Whole-genome sequencing enables the differentiation of relapse and re-infection cases with greater resolution than do genotyping methods used at present, such as MIRU-VNTR, and provides insights into the biology of recurrence. The additional clarity provided by whole-genome sequencing might have a role in defining endpoints for clinical trials.
Wellcome Trust, European Union, Medical Research Council, Global Alliance for TB Drug Development, European and Developing Country Clinical Trials Partnership.
Recent studies have raised concerns about a change in rates of pregnancy among HIV-negative women exposed to tenofovir. Here, our objective was to determine among HIV-positive women whether use of tenofovir at HAART initiation or thereafter is associated with subsequent changes in incidence of pregnancy.
Analysis of prospectively collected clinical data.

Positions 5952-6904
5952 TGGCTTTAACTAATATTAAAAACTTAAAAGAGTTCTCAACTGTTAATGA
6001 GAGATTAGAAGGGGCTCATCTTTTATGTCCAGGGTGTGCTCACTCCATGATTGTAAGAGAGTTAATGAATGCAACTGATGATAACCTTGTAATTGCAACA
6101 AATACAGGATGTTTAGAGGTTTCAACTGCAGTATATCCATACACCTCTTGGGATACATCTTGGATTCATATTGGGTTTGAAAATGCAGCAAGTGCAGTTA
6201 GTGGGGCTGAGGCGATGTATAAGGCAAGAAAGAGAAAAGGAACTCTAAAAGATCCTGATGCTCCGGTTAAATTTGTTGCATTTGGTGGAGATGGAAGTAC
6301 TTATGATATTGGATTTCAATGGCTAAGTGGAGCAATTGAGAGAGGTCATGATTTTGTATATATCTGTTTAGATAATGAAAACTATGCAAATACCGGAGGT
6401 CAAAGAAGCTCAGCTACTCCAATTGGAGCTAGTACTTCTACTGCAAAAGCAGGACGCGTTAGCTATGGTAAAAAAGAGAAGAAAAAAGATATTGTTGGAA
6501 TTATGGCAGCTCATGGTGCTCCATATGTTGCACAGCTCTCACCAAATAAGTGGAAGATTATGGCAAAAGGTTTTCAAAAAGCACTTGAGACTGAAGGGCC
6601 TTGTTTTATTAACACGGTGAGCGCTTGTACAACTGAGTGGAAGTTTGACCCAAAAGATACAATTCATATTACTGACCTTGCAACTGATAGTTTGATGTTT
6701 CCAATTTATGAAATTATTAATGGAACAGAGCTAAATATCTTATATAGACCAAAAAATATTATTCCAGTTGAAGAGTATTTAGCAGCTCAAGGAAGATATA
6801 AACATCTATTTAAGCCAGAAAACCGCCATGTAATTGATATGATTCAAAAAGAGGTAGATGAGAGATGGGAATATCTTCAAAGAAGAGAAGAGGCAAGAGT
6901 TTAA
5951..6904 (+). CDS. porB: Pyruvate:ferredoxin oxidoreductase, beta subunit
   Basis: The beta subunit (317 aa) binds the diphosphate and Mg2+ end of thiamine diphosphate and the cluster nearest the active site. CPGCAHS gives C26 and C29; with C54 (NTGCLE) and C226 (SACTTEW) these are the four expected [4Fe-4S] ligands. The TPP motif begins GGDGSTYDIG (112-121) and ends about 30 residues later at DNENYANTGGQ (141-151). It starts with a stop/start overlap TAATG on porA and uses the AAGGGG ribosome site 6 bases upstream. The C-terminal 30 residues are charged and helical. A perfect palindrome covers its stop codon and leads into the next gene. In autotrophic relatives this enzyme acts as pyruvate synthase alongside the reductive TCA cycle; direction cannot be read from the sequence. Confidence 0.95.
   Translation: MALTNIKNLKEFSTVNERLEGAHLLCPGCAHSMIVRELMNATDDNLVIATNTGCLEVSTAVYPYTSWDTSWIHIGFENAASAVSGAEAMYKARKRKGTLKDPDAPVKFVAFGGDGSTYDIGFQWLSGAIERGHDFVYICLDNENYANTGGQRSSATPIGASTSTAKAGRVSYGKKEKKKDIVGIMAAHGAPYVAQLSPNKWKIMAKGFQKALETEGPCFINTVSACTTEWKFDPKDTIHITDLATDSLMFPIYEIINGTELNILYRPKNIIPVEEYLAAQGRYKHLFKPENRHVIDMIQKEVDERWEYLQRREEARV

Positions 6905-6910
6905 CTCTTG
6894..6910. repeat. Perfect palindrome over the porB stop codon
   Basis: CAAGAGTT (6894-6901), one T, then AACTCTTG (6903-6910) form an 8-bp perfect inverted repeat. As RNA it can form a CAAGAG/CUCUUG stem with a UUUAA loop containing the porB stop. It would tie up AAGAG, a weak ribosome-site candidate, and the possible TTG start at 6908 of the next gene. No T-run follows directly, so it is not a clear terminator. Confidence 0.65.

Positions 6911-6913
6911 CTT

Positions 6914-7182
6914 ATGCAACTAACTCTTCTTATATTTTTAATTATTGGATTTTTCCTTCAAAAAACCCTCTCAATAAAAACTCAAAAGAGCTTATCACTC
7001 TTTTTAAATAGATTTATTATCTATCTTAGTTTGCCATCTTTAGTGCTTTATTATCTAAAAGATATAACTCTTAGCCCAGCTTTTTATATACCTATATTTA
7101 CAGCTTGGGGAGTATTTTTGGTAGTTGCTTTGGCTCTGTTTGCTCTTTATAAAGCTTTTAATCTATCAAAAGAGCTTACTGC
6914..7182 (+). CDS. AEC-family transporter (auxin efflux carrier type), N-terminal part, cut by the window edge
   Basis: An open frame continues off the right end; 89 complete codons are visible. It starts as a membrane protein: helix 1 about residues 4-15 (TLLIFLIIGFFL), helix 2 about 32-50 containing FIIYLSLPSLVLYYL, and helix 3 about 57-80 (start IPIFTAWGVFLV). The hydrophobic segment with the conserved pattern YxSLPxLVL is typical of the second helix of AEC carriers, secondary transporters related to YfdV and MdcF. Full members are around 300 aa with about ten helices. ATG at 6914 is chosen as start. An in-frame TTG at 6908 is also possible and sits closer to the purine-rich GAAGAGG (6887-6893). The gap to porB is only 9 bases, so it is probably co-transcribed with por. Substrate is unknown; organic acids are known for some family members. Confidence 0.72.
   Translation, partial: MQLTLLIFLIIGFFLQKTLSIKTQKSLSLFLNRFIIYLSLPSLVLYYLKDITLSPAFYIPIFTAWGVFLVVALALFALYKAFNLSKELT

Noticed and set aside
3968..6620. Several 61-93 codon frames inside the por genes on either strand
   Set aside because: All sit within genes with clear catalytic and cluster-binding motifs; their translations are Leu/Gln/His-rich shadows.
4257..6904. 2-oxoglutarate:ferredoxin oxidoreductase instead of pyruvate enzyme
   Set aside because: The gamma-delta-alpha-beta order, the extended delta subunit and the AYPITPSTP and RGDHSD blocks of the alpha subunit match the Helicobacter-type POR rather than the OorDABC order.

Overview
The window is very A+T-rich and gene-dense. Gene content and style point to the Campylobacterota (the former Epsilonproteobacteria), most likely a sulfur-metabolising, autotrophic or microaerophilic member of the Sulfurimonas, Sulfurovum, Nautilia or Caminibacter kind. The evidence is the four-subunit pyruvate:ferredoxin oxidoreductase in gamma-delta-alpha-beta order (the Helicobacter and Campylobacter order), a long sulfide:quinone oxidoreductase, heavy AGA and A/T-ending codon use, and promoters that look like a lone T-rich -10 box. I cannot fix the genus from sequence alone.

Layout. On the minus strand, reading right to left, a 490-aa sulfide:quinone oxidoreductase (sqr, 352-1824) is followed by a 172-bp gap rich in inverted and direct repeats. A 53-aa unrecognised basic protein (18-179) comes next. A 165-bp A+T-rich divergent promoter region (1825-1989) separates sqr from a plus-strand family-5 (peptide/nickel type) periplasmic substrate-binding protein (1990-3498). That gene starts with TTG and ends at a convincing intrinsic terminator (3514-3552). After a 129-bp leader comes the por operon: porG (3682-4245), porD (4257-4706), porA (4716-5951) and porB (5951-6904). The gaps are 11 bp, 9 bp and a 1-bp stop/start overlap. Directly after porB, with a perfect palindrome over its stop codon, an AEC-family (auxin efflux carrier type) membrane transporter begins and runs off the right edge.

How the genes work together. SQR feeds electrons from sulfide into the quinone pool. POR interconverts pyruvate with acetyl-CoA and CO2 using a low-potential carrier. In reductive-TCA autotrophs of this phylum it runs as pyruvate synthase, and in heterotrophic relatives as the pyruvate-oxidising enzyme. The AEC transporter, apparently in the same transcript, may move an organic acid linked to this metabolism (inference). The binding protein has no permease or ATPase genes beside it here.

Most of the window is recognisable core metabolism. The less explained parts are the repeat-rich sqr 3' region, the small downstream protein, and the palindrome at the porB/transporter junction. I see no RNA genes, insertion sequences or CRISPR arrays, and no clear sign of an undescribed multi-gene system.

We used Cox proportional hazards models and logistic regression to estimate hazard ratios and odds-ratios for the association of baseline tenofovir use and time to first incident pregnancy. We used marginal structural Cox models to estimate hazard ratios for the association of current tenofovir use and time to first incident pregnancy.
We studied 7,275 women, of whom 1,199 were initiated on tenofovir-based HAART regimens, and who experienced a total of 894 pregnancies in 17,200 person-years of follow-up. Analyses showed slight reductions in hazards of pregnancy among women who used tenofovir, but without sufficient precision to draw strong conclusions. Sensitivity analyses confirmed main results.